OMAHA, Neb. — Awkward is the only way to describe Vanderbilt’s appearance in the all-SEC College World Series finals beginning Monday night against Mississippi State.The Commodores were supposed to play North Carolina State in a winner-take-all bracket final Saturday and found out 12 hours before the the start the Wolfpack had been removed from the tournament because of COVID-19 protocols. The game was declared a no-contest.“We certainly sympathize with their team, their fan base, too, understanding that we don’t know the level of hurt that they are exposed to right now, but we certainly recognize it,” Vandy coach Tim Corbin said Sunday.“None of us wish to be in this particular position. We certainly would want to play them on the field or have played them on the field, but we didn’t. So we are in the situation where we move forward.”Vanderbilt is the reigning national champion, having won the CWS in 2019. There was no tournament last year because of the pandemic.The No. 4 national seed Commodores (48-16) are at this point after winning two elimination games, most recently 3-1 Friday against an N.C. State team that had only 13 players available.“We’re here for a reason,” first baseman Dominic Keegan said. “We earned our spot here and we got here because of our abilities and what we can do.”The No. 7 Bulldogs (48-17) played two bracket finals against Texas, winning 4-3 on Saturday on Tanner Leggett’s walk-off base hit.“Our guys have fought since the day we got here,” MSU coach Chris Lemonis said. “We haven’t had an easy game yet. It’s been very tight, tough ballgames. But, man, they keep finding a way to persevere. It’s been earned by our guys and I look forward to seeing them play on this stage.”Vanderbilt won two of the three regular-season meetings with MSU in Nashville in April. Vandy’s Kumar Rocker, a possible top-10 pick in the Major League Baseball draft and the 2019 CWS Most Outstanding Player, pitched a three-hitter in the first game of that series and could be available if the finals go three games.Lemonis dismissed any suggestion that this year’s championship would be tainted because Vanderbilt made the finals without completing bracket play, albeit through no fault of its own.“The way that we came through it and the games that we’ve had to play — and now you’re having to play Vanderbilt — there will be no asterisk for us,” Lemonis said. “And I hate it for N.C. State. I have three coaches who worked for Elliot (Avent) on my staff. I have a long relationship with Elliot. My nieces and nephews all went to N.C. State. I have a lot of respect there. …“But for our guys, that stuff’s out of our control. All we can do is show up and play, and whoever is in the other dugout we compete against.”PITCHING PLANSMississippi State will start Christian McLeod in Game 1. He’s made one appearance in the CWS, lasting just 1 1/3 innings and giving up four runs in a 6-5 win over Virginia last Tuesday.Corbin wasn’t ready to announce his Monday starter. National strikeout leader Jack Leiter, a rojected top-five draft pick, would be up next in the rotation. Leiter, who threw 123 pitches in a win over N.C. State last Monday, took his first loss of the season in the second game against MSU in April.USING THE BACKDOORMississippi State has begun using a back entrance to enter and leave its hotel as a precaution against COVID-19. Lemonis said the move was made in response to the Wolfpack’s virus issues.The Bulldogs have brought a large group of fans to Omaha, and players mixed with them until Friday.“The last couple days, we haven’t signed autographs or shaken hands,” Lemonis said. “We’re trying to be as protective as we can. The first couple nights we came to our lobby, thousands of people, it’s the best part of winning a game out here.”Corbin said Vanderbilt has not altered its coming-and-going routines at its hotel.VANDY VAXED?Corbin didn’t answer directly when asked if he could require his players to be vaccinated because Vanderbilt is a private university. That wouldn’t be the case at public schools such as N.C. State and Mississippi State.“I’ve spent a lot of time educating the group what this process could look like at the beginning of the year,” Corbin said. “We are certainly comfortable with where we are and what we’ve done.”———More NCAA baseball tournament coverage: https://apnews.com/hub/college-world-series and https://twitter.com/AP—Top25
Tanner Leggett’s single in the bottom of the ninth inning scored the tiebreaking run, and Mississippi State advanced to the College World Series finals with a 4-3 victory over TexasBy ERIC OLSON AP Sports WriterJune 27, 2021, 3:35 AM• 4 min readShare to FacebookShare to TwitterEmail this articleOMAHA, Neb. — Tanner Leggett’s first hit in more than a month was the biggest of the season for Mississippi State.Leggett’s single in the bottom of the ninth inning scored the tiebreaking run, and the Bulldogs advanced to the College World Series finals with a 4-3 victory over Texas on Saturday night.“What an opportunity,” he said. “Some people get nervous for that situation, but I pray for that situation. Thank Coach for putting me in the game.”The No. 7 national seed Bulldogs (48-17) reached the finals for the first time since 2013, when they were runners-up to UCLA. Mississippi State will play for its first national title against No. 4 Vanderbilt in an all-SEC, best-of-three series starting Monday night.Vanderbilt (48-16) got its spot in the finals when the NCAA removed North Carolina State from the tournament because of COVID-19 protocols. Vandy and NC State were supposed to play a bracket final on Saturday, but that game was declared a no-contest.Vandy won two of three against the Bulldogs in Nashville in the regular season. The Commodores are the reigning national championships, having won the CWS in 2019. There was no tournament last year because of the pandemic.“We have to go against the best,” MSU coach Chris Lemonis said, “and that’s the way we want it.”Leggett grew up 2 1/2 hours from Starkville, rooted for the Bulldogs in all sports growing up, and said yes, with no hesitation, when MSU recruited him out of a junior college two years ago.Leggett has appeared in 40 games and typically is a defensive replacement in the late innings. The .206 career hitter has only gotten occasional chances to bat late in the season.His last hit came May 22 against Alabama. In his only previous at-bat at the CWS, he had an inning-ending groundout with the bases loaded against Virginia on Tuesday.Leggett got his opportunity in the ninth after Cole Quintanilla hit Kellum Clark with a pitch. Brayland Skinner pinch ran for Clark and stole second to set the stage for Leggett, who drove a 1-1 pitch into left-center.Skinner came around to score easily, and Leggett rounded first base and tossed his helmet into the grass as teammates rushed to mob him.“You black out,” Leggett said. “It’s a great feeling, knowing we’ve worked so hard to get here. Just what a moment, what a moment.”Lemonis said assistant coach Jake Gautreau told him moments earlier that Leggett might be about to have the highlight of his career.“Next thing you know,” Lemonis said, “the ball is in the gap.”Texas had won three straight elimination games to force a second bracket final. The Longhorns needed to win to go to the finals for the first time since 2009.“Baseball is a crazy sport,” Texas center fielder Mike Antico said. “We had a man on second in the top of the ninth, they had a man on second in the bottom of the ninth. They got it done, and we didn’t and the season’s over that quick. You blink your eyes and it’s over.”Mississippi State started Will Bednar, who had 15 of the Bulldogs’ CWS-record 21 strikeouts in a 2-1 win over the No. 2 Longhorns (50-17) last Sunday.Bednar was solid again, but not untouchable, striking out seven in 6 1/3 innings. Cam Williams hit a two-run homer in the second and Mike Antico doubled in a run to put Texas up 3-1 in the fifth.The Bulldogs tied it in the sixth on Logan Tanner’s RBI double, and threatened to go ahead after loading the bases with none out. But Quintanilla (5-1) got out of the jam and allowed only one hit before Leggett’s winner.MSU closer Landon Sims (5-0) took over for Bednar with a runner on base and one out in the seventh, and ended the inning with two strikeouts. Sims retired five of the last six batters he faced.Quintanilla said he expects Texas to be back in CWS sooner than later.“It’s good for the younger guys to experience it and know what it’s like to be in Omaha and what it’s like to win,” he said. “It will motivate the younger guys even more to come back next year and finish unfinished business here.”———More NCAA baseball tournament coverage: https://apnews.com/hub/college-world-series and https://twitter.com/AP—Top25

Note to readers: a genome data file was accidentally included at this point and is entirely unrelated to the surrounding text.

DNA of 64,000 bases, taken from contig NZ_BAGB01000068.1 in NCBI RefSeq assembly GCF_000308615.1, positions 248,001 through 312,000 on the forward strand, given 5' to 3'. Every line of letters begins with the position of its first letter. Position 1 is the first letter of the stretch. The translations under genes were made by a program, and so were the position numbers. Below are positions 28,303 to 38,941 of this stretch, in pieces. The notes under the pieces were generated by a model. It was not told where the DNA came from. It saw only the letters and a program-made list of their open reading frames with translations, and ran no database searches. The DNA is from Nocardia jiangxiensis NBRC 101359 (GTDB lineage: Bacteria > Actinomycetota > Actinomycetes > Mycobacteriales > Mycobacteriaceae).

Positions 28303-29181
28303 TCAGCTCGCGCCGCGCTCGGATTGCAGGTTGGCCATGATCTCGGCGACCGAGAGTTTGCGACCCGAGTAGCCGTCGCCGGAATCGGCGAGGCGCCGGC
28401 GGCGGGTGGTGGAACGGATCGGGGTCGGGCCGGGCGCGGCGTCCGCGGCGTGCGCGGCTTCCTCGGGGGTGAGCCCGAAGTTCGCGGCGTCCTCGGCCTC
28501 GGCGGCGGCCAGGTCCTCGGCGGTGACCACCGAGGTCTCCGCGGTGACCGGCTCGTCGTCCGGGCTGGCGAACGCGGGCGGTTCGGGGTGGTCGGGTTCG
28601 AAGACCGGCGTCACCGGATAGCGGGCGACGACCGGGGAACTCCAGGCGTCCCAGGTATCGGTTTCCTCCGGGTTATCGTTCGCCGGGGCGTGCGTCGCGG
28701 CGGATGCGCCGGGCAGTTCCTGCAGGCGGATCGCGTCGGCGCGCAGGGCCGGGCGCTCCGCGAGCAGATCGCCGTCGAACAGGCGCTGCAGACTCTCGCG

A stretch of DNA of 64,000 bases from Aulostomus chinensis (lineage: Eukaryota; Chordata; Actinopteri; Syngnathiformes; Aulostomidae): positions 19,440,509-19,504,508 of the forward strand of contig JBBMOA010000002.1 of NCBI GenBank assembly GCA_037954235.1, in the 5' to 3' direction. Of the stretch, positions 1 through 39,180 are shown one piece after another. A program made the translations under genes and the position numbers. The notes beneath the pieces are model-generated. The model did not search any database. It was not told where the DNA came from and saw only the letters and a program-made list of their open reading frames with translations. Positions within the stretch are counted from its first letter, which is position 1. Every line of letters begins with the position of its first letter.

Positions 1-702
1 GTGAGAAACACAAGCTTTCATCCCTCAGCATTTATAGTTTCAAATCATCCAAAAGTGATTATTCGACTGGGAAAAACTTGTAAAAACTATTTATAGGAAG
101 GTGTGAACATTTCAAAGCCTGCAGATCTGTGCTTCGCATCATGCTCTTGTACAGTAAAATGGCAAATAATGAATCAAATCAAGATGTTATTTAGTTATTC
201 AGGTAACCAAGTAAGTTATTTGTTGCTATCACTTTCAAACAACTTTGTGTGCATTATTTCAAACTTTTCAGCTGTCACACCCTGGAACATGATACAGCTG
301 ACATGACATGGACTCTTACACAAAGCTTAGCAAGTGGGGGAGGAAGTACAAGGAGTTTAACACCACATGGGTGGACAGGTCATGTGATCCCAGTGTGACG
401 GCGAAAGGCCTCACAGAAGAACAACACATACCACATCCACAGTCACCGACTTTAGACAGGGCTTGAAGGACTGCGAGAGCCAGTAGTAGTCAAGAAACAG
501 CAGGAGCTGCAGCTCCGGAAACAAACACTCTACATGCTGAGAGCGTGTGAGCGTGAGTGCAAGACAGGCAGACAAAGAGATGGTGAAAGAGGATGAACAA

North Carolina State baseball players who were one win away from playing for a national championship reacted with anger and confusion to their team’s removal from the College World Series because of COVID-19 protocolsBy ERIC OLSON AP Sports WriterJune 26, 2021, 10:30 PM• 4 min readShare to FacebookShare to TwitterEmail this articleOMAHA, Neb. — North Carolina State baseball players who were one win away from playing for a national championship reacted with anger and confusion to their team’s removal from the College World Series because of COVID-19 protocols.“Words can’t even describe this feeling,” right fielder Devonte Brown tweeted. “An opportunity of a lifetime, something you dream of as a little kid just snatched away in the blink of an eye.”Vanderbilt advanced to the CWS finals after the NCAA announced early Saturday that the Wolfpack would not be allowed to continue in the tournament. The Commodores will meet Texas or Mississippi State in the best-of-three finals starting Monday.NC State had only 13 players available during its 3-1 loss to the Commodores on Friday. The teams had been scheduled to meet again Saturday in a winner-take-all Bracket 1 final. The NCAA Division I Baseball Committee declared that game a no-contest.“This decision was made based on the recommendation of the Championship Medical Team and the Douglas County Health Department,” the NCAA said in a statement. “As a result, Vanderbilt will advance to the CWS Finals.“The NCAA and the committee regret that NC State’s student-athletes and coaching staff will not be able to continue in the championship in which they earned the right to participate. Because of privacy issues, we cannot provide further details.”Douglas County Health Department spokesman Phil Rooney said the health department did not recommend NC State’s removal but told the NCAA the department would support whatever decision the NCAA made.Rooney said the health department provides assistance to the NCAA in testing and contact tracing but is limited in mandating procedures related to COVID-19 because there is no local directed health measure in effect.The Wolfpack overcame starts of 4-9 overall and 1-8 in Atlantic Coast Conference play to win 33 of their last 43 games. They made the 64-team NCAA Tournament as a No. 2 regional seed and beat host Louisiana Tech to win the Ruston Regional. They then went to Fayetteville, Arkansas, and won the best-of-three super regional against No. 1 national seed Arkansas.NC State made the CWS for the third time, and first since 2013, and beat Stanford 10-4 in its opener and Vanderbilt 1-0 in its second game to reach the Bracket 1 final.NC State players and coaches gathered at home plate to take pictures around the CWS logo early Saturday, after the rain-delayed Texas-Mississippi game was completed.“This is a heartbreaking situation and I’m gutted for everyone involved and for all those that were captivated by the heart and fight of this team,” coach Elliott Avent said. “Our medical staff and our players have been incredible this season with all they’ve done to keep us safe and get us ready to play, day in and day out.”I love this team and this past month, many people that got to watch them, fell in love with them as well. Although we’re all heartbroken, this team will never be forgotten and will live in the hearts of Wolfpack and baseball fans forever.”Avent didn’t answer directly when asked after Friday’s game if he encouraged his players to get vaccinated. He said players could decide for themselves. Avent also declined to say if he had been vaccinated.Avent also said after the game that he was confused about the process that led to the NCAA clearing only 13 of the 27 players on the roster.“Quite frankly,” he said, “I have no understanding of what happened today.”The NCAA requires unvaccinated players, coaches and staff to undergo COVID-19 testing every other day at championship sites. The Wolfpack had at least one player test positive on Thursday, and that triggered contact tracing procedures led to 13 other players being ruled out of Friday’s game.Additional testing and contact tracing prompted the NCAA to decide the Wolfpack could not continue in the tournament.Matt Willadsen, who had been the scheduled starter Friday but did not pitch, tweeted he would never forget the feeling of hearing the news.“Our coaching staff deserve better. Us players deserve better. Our fans deserve better. Everyone that believed in us deserve better. We all deserve better. @NCAACWS you have ruined the biggest moment of our player’s lives so far. What a joke.”Vanderbilt returns to the finals for a second straight time. The Commodores won the 2019 CWS. There was no tournament last year because of the pandemic.The pandemic heavily disrupted college sports over the past year and some teams dropped out of an NCAA championship event because of COVID-19: the VCU men’s basketball team, the Michigan and Notre Dame men’s hockey team and the Rice women’s volleyball team.———More NCAA baseball tournament coverage: https://apnews.com/hub/college-world-series and https://twitter.com/AP—Top25